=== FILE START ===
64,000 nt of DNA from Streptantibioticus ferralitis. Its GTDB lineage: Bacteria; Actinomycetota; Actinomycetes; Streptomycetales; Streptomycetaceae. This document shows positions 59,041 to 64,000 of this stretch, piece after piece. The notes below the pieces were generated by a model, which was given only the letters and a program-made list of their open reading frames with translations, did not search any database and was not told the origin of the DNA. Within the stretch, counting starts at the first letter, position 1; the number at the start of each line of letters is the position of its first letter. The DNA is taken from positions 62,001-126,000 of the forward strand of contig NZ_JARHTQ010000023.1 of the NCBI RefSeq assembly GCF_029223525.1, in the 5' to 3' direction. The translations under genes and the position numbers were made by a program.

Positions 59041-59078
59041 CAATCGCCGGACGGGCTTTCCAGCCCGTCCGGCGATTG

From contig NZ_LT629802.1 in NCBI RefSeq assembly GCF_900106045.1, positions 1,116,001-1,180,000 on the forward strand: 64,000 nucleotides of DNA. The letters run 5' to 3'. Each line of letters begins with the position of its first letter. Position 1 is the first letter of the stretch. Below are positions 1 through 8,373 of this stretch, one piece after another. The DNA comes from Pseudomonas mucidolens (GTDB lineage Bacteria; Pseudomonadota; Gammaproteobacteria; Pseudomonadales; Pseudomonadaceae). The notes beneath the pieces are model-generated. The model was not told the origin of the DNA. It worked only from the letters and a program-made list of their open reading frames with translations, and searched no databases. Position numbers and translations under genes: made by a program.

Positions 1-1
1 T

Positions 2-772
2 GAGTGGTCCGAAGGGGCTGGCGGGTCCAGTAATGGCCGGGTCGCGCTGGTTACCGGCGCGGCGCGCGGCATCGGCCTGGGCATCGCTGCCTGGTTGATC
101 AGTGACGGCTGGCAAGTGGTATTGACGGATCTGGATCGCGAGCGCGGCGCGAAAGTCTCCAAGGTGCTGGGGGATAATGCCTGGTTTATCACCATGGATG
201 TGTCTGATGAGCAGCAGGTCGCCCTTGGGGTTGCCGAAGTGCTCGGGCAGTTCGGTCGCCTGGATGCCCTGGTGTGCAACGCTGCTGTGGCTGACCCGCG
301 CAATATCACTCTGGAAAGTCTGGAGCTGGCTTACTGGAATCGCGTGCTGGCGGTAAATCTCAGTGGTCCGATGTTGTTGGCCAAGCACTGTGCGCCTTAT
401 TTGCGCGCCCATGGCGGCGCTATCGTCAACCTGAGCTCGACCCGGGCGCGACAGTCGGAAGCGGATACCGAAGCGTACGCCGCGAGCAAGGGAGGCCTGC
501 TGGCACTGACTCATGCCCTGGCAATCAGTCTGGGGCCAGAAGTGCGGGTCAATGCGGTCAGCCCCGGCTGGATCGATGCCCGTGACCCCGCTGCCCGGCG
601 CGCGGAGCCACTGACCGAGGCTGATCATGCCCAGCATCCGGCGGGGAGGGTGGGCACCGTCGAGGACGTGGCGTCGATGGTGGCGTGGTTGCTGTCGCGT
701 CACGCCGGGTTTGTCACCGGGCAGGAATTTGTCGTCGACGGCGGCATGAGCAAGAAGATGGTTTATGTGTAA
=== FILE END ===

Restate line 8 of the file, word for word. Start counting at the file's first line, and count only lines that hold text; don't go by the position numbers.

2 GAGTGGTCCGAAGGGGCTGGCGGGTCCAGTAATGGCCGGGTCGCGCTGGTTACCGGCGCGGCGCGCGGCATCGGCCTGGGCATCGCTGCCTGGTTGATC